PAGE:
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Jalen Hurts’ run to the Super Bowl a significant time stamp for Black quarterbacks

Hurts is part of the tradition of African Americans in sports: overcoming obstacles and persevering

PHILADELPHIA — “You do not realize now what I am doing, but later you will understand.” John 13:7.

Jalen Hurts didn’t have to be heroic on Sunday. He only had to be solid. He passed with efficiency — 25 attempts, 15 completions, 121 yards, no interceptions. He ran when needed: 11 attempts, 39 yards, one touchdown.

For all of the talk of Hurts’ dynamism and his threat of running, all Hurts had to do on Sunday in the NFC Championship Game against San Francisco was turn in a solid performance. He did and Philadelphia is headed to the Super Bowl with 31-7 victory against the 49ers.

The criticism of the “dual threat,” “running,” “scrambling” quarterbacks is that they lacked the poise, the discipline, the skill, to be solid — to play from the so-called pocket, to do the unspectacular.

Hurts answered those critics on Sunday as he has answered them throughout the season. Perhaps he has answered them forever.

With Philadelphia’s victory over San Francisco and Kansas City’s victory over Cincinnati, next month’s championship game will mark the first time that two African American quarterbacks have met in the Super Bowl. This is a significant time stamp in the evolution of Black quarterbacks in the NFL.

What’s equally significant — and tied to the milestone of two Black quarterbacks facing off — is that Hurts will be the first run-pass option (RPO)-style quarterback since Cam Newton to reach the Super Bowl. In a copycat league like the NFL, Hurts’ ascent could escalate the flow of superathletic Black quarterbacks into the NFL.

In the past, these athletes — the Lamar Jacksons, the Jalen Hurtses — were routinely switched to wide receiver and defensive back. Those days may be over. Indeed, the great athlete will be sought out to play quarterback.

As Arizona Cardinals defensive coordinator Vance Joseph recently told me: “If you are an uber-athletic athlete and a good quarterback, no one wants to switch you. Because if you have one of those guys as your quarterback, it makes your team dangerous.”

Newton led the Carolina Panthers to Super Bowl 50 after the 2015 season. The first RPO quarterback to lead his team to a Super Bowl was Colin Kaepernick, who took the league by storm with his wide-open style of play during the 2012 season. Kaepernick and Newton did not win their respective Super Bowls, but their style of play marked the dawn of a new era of quarterbacking. Running, long resisted and derided, would become an integral part of NFL offenses.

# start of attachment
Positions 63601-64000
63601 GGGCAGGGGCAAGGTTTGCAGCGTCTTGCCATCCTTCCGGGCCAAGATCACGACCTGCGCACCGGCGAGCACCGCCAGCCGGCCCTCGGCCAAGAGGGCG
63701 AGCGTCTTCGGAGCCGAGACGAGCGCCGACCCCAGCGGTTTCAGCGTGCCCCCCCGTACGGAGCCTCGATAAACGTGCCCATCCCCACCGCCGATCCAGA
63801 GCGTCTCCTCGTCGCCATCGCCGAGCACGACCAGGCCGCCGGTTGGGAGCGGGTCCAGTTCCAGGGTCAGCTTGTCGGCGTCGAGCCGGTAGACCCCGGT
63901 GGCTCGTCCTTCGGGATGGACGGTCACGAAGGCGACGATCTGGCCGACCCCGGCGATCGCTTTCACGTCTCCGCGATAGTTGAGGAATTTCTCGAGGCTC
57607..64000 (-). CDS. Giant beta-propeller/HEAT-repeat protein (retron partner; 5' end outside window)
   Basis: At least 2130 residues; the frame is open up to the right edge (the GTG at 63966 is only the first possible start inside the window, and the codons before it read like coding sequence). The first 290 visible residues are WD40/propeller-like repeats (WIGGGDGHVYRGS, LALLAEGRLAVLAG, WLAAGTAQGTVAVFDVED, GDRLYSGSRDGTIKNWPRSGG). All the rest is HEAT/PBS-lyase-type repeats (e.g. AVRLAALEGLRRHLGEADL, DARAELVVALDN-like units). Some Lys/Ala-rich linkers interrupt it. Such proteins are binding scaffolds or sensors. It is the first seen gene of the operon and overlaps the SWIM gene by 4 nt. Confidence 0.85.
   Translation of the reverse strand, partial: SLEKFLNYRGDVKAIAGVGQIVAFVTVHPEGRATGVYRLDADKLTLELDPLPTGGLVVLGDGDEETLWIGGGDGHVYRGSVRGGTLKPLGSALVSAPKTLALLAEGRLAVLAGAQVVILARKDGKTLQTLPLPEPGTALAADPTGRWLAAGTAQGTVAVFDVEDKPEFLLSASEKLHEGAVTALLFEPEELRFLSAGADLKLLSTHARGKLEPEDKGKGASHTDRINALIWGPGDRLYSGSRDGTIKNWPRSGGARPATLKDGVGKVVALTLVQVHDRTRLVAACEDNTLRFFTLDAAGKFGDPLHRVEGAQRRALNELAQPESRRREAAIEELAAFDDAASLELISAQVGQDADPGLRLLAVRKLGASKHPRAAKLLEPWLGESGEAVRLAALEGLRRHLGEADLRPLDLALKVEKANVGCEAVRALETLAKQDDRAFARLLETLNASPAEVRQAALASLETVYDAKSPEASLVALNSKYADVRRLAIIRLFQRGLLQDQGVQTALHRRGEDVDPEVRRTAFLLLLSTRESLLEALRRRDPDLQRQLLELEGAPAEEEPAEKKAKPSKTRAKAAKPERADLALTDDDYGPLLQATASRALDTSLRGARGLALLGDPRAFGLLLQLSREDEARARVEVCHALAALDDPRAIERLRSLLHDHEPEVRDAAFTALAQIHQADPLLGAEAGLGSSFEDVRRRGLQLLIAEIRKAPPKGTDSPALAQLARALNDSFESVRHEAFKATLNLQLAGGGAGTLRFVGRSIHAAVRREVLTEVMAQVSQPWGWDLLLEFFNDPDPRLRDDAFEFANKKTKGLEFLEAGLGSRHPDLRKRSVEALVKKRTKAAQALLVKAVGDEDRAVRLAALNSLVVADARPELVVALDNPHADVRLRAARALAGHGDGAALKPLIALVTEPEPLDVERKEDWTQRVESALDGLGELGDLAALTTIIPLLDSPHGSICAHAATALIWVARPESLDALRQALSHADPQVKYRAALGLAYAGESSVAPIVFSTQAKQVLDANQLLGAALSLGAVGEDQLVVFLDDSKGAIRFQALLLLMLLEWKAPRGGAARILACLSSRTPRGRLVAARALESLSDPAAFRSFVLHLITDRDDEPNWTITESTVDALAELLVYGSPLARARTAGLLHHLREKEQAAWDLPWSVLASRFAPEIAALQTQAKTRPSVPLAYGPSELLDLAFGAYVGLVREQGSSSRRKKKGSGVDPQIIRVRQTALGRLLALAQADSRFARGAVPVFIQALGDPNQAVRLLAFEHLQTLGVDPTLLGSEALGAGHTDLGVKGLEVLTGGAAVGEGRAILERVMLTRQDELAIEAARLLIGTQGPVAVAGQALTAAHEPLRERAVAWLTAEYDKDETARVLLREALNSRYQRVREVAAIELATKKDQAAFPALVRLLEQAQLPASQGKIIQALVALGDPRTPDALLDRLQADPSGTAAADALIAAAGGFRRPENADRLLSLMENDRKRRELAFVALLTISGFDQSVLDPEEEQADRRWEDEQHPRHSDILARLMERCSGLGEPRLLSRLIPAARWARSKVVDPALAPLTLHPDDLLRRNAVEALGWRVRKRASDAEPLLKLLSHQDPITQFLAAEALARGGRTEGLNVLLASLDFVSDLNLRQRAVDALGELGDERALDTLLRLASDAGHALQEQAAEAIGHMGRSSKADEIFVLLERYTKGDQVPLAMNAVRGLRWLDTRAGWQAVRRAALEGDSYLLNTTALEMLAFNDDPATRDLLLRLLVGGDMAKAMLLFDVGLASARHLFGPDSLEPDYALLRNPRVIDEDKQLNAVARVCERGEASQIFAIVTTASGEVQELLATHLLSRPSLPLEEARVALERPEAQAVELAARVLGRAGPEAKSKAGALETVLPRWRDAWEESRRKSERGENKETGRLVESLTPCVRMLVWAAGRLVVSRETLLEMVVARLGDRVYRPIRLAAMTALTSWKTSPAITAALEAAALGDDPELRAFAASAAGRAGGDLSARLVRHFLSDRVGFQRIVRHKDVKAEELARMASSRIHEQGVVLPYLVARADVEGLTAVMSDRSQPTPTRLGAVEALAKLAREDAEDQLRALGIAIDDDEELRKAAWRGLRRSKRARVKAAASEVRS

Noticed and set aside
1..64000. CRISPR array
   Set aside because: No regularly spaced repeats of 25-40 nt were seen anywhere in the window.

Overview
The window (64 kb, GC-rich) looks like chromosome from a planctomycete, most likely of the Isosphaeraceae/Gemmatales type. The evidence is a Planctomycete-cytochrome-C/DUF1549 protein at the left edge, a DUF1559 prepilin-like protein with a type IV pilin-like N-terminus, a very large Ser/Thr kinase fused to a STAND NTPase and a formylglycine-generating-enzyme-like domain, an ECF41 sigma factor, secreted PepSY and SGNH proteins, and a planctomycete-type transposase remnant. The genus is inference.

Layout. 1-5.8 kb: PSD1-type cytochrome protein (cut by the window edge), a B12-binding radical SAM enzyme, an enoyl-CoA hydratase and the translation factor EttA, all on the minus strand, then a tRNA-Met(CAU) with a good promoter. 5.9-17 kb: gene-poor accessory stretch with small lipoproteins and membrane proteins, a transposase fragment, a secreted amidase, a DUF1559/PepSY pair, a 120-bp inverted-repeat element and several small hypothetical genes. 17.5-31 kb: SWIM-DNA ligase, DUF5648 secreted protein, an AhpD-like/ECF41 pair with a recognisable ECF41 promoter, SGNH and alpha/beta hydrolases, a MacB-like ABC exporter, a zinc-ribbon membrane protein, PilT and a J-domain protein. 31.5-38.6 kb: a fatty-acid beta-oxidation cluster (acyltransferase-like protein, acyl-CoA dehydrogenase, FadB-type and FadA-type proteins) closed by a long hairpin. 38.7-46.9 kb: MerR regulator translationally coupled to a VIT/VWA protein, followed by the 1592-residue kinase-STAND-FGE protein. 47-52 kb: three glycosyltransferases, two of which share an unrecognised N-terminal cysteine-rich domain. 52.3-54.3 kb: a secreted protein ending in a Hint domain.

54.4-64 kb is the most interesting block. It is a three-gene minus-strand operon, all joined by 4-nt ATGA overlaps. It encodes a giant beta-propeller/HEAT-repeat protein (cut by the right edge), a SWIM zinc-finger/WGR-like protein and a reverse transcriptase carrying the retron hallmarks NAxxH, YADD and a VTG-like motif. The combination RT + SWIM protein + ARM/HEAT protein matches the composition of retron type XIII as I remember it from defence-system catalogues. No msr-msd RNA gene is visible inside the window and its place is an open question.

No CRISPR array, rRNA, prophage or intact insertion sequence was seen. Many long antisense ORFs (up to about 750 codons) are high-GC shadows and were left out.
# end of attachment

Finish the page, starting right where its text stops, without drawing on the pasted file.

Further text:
Yet, there would not be another Super Bowl appearance for an RPO-style quarterback until now. Until Hurts.

From left to right: Wide receiver DeVonta Smith, quarterback Jalen Hurts and wide receiver A.J. Brown of the Philadelphia Eagles react after the Eagles’ defeat of the San Francisco 49ers in the NFC Championship Game at Lincoln Financial Field on Jan. 29 in Philadelphia.

Kevin Sabitus/Getty Images

After Sunday’s game, I asked Hurts how it felt, given everything he had accomplished in college, to lead the Eagles to the Super Bowl.

“I don’t really know how to feel, to be honest,” he said. “You work really hard to put yourself in this position and I’m forever grateful.”

Hurts then made a comment that would become a repeated theme throughout his brief postgame news conference.

“I know I’ve been through a lot personally,” he said. “… but I don’t want to steer away from the direction of how good this team has been at playing together, being together, and challenging one another.”

In another statement, Hurts referred to what he’d gone through in college, and in another one how he was a surprise — perhaps a disappointing — pick by Philadelphia.

“My first year here people probably didn’t even want me here,” he said. “It was probably one of those things. But it always handles itself.”

Like the Eagles, who won just four games during Hurts’ rookie season and were questioned for selecting him, the 24-year-old quarterback is driven by slights. They are kindred souls. “When we experience some painful times and some tough times, we always found a way to overcome,” said Hurts.